The Canberra community would be the big loser if proposed cuts to the Canberra School of Music went ahead, chief executive of the Canberra Symphony Orchestra Henry Laska said yesterday.
His opinion was echoed by the head of the school's keyboard section, Arnan Wiesel, who said the cuts would make Canberra the only capital in the Western world that would not have a performing music school.
They said many organisations would no longer have talented musicians attracted to Canberra by the School of Music.
Mr Wiesel said about 15 community organisations benefited from the students. And there were many government receptions and embassy functions which depended on student performances.
It is understood of 27 concerts in this month's Canberra International Music Festival, 21 will include students from the School of Music.
The ANU Students Association is planning a music day at the ANU on Thursday and a rally on May 14 to protest against the proposed change.
The association's president, Dallas Proctor, said the ANU's other courses were world-class and music should retain that status. If the proposed teaching method was adopted, no competent musician would come to Canberra. They would opt for one-on-one teaching elsewhere.
Mr Wiesel is among 32 staff from the school whose jobs are to be spilled and replaced by only about half that number. ''According to the proposal, we don't have jobs at the moment,'' he said.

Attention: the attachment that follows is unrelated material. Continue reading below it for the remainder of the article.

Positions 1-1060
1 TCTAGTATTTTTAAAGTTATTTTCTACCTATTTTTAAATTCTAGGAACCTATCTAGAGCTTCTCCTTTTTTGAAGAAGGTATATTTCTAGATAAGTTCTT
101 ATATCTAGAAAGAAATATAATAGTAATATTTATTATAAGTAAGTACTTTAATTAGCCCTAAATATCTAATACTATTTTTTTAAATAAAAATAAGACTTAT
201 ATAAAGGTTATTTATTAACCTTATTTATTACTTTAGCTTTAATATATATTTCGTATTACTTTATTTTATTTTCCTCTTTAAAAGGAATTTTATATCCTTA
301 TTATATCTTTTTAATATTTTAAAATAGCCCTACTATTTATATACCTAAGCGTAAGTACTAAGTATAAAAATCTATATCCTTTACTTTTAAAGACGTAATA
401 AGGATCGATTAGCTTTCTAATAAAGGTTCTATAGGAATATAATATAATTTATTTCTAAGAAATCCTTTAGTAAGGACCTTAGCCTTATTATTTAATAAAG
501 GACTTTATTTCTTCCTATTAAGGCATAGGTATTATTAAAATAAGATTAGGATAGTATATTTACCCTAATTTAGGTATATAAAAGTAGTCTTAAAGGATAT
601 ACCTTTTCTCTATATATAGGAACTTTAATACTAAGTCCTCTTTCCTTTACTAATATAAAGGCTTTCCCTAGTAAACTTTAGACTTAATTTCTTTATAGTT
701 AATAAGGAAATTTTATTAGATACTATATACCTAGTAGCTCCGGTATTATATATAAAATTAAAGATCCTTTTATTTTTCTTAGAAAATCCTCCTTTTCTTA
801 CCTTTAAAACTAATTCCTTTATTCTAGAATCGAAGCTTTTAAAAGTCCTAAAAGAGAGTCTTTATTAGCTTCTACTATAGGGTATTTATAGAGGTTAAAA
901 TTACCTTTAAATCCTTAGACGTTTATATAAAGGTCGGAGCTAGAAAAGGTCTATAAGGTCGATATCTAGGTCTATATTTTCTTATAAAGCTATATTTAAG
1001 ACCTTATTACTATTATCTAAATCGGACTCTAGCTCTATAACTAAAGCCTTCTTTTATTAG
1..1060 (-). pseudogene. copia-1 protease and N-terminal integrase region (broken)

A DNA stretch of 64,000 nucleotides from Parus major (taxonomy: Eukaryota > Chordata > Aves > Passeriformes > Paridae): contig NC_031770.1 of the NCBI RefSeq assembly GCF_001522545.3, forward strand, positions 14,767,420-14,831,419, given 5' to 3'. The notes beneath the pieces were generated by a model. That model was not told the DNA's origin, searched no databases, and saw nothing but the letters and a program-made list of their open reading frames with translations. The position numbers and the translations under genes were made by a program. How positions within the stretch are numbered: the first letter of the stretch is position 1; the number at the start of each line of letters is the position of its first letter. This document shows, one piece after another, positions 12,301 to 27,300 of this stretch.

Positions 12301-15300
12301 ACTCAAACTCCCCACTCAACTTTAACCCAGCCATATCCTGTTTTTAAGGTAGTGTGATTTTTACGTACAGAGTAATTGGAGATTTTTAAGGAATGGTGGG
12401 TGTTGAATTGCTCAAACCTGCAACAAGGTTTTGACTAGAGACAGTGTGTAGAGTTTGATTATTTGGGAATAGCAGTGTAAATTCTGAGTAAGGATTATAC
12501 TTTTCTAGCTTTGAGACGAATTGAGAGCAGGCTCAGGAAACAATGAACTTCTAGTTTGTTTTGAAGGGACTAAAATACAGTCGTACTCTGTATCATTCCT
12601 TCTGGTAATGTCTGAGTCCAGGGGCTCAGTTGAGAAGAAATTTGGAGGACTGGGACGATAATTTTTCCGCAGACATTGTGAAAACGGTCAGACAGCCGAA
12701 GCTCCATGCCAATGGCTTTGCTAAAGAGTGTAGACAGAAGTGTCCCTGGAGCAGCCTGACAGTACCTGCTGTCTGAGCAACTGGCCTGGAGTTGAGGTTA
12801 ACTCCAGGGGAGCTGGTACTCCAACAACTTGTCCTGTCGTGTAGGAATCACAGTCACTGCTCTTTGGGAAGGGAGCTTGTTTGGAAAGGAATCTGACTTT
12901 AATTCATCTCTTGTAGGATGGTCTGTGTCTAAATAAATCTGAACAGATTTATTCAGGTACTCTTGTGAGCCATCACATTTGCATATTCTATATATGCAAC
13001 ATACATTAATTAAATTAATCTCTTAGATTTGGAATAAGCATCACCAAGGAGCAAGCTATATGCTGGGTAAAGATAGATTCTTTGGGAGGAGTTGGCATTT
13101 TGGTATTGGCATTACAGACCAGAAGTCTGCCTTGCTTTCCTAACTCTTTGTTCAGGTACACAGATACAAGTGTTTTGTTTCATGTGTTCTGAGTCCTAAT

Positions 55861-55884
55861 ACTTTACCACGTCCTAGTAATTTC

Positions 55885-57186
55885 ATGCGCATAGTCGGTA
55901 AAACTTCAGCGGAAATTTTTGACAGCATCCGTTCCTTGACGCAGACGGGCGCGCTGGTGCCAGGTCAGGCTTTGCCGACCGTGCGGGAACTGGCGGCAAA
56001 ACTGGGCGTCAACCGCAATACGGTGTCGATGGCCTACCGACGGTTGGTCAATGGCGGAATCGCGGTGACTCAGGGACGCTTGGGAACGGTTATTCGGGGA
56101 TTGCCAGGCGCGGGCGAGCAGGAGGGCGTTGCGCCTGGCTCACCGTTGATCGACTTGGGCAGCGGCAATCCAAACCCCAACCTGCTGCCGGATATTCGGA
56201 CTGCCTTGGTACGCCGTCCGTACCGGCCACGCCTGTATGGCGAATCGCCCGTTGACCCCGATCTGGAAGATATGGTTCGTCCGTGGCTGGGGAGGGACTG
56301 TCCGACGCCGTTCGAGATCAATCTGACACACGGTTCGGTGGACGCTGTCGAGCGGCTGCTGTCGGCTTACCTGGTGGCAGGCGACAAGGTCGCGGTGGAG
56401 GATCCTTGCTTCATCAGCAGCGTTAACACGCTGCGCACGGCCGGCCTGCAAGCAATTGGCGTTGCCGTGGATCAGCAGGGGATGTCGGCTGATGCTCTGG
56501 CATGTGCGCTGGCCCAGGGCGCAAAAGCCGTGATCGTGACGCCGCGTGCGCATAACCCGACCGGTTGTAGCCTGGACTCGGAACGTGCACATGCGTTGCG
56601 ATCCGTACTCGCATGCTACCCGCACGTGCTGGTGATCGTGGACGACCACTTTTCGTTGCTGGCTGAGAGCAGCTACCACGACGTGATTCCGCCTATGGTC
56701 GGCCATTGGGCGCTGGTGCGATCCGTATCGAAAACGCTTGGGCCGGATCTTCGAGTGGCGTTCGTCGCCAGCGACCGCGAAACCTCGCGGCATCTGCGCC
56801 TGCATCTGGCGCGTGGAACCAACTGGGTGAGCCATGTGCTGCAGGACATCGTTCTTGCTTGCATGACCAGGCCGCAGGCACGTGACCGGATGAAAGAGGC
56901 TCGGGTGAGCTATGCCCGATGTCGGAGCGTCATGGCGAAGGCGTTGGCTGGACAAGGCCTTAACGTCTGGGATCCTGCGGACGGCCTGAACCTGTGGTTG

The replacement of one-on-one teaching with a broader program would not give students the basic foundation of knowledge of their instruments.
Mr Laska was particularly critical of the change.
''Music requires one-on-one teaching with fantastic teachers to get the best out of a student,'' he said.
Under the proposed change to the school's curriculum, it was unlikely students would be trained to a suitable standard where they could perform in the Canberra Symphony Orchestra, he said.
The orchestra was essentially the industry partner with the ANU but had not been consulted about the cuts.
Mr Wiesel said the ANU would say it was still striving for excellence but the curriculum would be so different that it would be difficult to see people interested in performing coming to the school.